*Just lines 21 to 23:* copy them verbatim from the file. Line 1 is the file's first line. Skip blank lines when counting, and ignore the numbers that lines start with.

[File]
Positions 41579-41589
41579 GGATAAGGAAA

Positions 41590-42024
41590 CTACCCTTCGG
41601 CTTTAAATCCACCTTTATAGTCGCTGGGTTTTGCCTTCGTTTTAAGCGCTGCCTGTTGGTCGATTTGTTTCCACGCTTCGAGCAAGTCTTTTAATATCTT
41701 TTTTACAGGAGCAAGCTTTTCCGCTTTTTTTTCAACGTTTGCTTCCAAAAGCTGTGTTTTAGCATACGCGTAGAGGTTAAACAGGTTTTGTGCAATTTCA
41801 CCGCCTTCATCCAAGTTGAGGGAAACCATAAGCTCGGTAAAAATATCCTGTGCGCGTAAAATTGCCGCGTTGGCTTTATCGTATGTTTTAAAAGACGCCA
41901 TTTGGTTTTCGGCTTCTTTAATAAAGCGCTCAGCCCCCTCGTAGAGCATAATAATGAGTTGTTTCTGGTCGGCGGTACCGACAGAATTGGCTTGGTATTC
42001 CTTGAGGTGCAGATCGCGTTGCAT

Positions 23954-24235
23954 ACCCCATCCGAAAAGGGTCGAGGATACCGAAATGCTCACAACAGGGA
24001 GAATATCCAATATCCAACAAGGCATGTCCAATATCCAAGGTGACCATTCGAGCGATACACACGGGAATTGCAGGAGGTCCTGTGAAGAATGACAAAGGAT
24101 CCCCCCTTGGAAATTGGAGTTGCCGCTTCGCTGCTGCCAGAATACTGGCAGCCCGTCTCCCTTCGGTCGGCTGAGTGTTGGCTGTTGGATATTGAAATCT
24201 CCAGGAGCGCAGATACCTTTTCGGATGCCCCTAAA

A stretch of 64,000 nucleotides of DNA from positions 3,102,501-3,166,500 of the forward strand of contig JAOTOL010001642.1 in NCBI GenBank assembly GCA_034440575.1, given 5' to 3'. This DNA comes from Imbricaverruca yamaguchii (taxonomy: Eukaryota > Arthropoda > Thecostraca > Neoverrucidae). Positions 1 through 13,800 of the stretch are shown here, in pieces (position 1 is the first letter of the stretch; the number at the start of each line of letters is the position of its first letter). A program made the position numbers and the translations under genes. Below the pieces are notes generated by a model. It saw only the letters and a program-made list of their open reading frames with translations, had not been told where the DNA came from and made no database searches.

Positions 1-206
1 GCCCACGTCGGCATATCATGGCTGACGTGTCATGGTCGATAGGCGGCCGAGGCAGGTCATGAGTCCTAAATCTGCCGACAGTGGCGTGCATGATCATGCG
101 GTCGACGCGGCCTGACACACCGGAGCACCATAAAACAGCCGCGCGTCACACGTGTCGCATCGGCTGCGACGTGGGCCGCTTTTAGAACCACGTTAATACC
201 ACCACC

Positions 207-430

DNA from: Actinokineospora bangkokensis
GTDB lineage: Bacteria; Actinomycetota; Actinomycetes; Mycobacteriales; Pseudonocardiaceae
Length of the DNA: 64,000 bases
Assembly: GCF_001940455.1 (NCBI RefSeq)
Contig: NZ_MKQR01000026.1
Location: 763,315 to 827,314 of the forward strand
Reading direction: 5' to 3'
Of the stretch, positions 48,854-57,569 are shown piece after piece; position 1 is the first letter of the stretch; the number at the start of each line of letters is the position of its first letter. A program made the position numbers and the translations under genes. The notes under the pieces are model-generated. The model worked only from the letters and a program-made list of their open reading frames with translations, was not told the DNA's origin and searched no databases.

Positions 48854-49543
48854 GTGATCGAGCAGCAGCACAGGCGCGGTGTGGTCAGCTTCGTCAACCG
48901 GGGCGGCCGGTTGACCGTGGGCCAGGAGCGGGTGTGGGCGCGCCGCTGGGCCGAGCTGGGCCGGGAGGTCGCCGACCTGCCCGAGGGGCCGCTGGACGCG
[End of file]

DNA from: Actinokineospora bangkokensis
GTDB lineage: Bacteria; Actinomycetota; Actinomycetes; Mycobacteriales; Pseudonocardiaceae
Length of the DNA: 64,000 bases